Lady has become much more rumbly in the past few weeks. Rumbles can mean a lot of different things, based on frequency and tone. Among wild elephants, rumbles communicate:
- and more.
Human ears can’t hear all rumbles, so we don’t always know when our elephants are rumbling. Usually, when we talk about – and hear – rumbles from the elephants, it’s when they are happy. We even call them “rumblebugs” as a term of endearment when they are extra rumbly.
Like her wild counterparts, Lady has been using her rumbles to communicate a range of emotions to her team. She’s been giving us “Hi, how are you?”, content, and silly rumbles. She even sometimes uses them to communicate that she is feeling a little nervous. Most notably, she has been using rumbles to communicate with Kat during footwork.
Just recently, Lady has also started to become somewhat of a ‘pleaser’; that is, she’s beginning to do things simply to make her humans happy. During footwork, sometimes she gets tired when holding a particular position – which is typical for elephants with joint, foot issues, or arthritis. We are very aware of each individual’s physical limits and don’t remotely push them. Maia will keep her foot up for 5 minutes, even when you tell her she’s good to put her foot down, or walk away to get something. She has been that way since we started footwork with her, but that’s not typical. In general, back feet are easier to hold in position, while the duration for front feet is shorter.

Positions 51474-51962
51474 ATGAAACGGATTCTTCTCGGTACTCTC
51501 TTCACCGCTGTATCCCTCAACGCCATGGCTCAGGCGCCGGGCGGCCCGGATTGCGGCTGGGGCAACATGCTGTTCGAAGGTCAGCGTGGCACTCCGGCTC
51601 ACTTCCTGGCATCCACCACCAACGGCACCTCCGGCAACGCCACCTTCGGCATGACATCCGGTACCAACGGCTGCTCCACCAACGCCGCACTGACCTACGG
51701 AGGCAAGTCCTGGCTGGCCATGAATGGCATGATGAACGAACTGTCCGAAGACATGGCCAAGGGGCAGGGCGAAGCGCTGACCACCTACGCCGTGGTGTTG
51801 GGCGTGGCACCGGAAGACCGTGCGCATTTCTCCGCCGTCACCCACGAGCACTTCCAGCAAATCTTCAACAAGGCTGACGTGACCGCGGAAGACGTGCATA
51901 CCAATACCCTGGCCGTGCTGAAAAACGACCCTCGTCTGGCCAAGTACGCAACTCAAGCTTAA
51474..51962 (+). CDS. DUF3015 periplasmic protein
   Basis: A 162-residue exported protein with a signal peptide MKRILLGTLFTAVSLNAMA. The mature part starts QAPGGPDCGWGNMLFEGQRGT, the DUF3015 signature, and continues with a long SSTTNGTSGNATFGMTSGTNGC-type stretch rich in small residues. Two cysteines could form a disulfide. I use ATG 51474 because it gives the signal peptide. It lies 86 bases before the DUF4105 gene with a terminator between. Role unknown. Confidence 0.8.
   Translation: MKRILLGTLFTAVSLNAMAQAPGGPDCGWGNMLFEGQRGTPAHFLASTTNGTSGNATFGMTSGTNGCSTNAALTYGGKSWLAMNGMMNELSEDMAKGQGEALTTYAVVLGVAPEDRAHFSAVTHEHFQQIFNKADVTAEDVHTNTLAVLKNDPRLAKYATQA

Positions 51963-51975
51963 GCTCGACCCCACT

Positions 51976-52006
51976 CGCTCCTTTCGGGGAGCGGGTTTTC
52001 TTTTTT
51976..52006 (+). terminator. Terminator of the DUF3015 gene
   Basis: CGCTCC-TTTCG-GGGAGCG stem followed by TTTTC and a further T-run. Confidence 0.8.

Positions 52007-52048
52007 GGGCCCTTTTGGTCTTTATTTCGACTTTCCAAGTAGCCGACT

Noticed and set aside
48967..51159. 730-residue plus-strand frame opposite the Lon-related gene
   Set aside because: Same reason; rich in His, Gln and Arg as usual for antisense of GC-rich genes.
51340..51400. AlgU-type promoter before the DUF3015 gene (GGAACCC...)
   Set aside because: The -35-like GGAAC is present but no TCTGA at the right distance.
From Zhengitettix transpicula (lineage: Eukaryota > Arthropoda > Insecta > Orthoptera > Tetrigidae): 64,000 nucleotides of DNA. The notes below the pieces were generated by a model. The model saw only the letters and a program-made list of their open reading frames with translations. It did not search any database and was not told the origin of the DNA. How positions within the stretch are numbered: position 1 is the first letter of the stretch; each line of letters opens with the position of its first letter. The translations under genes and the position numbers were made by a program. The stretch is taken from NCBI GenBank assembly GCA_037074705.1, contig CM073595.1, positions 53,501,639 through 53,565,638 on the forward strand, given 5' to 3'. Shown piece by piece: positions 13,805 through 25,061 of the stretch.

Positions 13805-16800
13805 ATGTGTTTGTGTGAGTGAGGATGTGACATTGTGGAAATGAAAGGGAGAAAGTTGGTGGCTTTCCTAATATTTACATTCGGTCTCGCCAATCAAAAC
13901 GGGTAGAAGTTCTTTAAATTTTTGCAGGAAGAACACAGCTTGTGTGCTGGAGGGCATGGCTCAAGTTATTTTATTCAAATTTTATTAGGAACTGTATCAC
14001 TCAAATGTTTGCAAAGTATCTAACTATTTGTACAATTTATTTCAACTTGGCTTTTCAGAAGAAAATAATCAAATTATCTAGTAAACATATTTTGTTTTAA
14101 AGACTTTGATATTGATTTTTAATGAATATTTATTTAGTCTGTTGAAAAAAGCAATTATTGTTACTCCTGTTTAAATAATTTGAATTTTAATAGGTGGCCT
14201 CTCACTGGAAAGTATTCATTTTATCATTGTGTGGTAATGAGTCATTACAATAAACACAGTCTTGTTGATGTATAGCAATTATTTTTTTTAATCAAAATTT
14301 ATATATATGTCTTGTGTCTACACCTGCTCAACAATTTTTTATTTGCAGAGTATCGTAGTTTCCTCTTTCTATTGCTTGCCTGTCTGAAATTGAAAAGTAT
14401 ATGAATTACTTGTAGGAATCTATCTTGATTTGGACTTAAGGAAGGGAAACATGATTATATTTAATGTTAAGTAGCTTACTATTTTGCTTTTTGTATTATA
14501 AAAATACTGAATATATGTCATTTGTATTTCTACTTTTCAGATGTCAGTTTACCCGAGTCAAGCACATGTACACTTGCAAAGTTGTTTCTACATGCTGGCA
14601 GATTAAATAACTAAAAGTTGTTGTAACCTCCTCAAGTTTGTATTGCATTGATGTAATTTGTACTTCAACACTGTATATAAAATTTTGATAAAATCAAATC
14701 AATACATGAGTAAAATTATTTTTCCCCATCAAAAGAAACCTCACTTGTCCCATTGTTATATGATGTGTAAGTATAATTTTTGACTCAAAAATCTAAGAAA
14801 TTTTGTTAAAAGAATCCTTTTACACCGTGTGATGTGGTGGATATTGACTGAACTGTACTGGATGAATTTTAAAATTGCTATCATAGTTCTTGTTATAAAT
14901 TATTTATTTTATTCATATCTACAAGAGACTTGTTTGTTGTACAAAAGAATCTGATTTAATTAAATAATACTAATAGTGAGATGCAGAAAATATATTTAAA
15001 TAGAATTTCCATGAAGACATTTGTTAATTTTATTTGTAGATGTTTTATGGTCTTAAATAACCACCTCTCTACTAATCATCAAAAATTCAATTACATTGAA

With Lady, not only are both front feet different, but we need to adjust on different days. After each small step in her care, we bridge (whistle), Lady puts her foot down and gets food rewards. We give her a moment before asking to present it again, often switching feet for comfort. Sometimes, if she feels she needs to put her foot down for some reason, rather than just taking it down, she will give a little rumble. It seems as if she is letting Kat know she is feeling tired or just needs a second. When she does it, Kat always immediately lets her know it’s OK to take a break. Kat does this by bridging, which is the training term for signaling that her behavior is completed, and gives her some treats.
This expressive behavior shows us how comfortable Lady is becoming with us, acknowledging her own needs, and her ability to communicate positively. It’s incredible that, after so many years of mistreatment and then not being understood, Lady is willing to reach out to her to humans and share her needs, knowing we will listen.
Photo of Lady with a carrot in her mouth.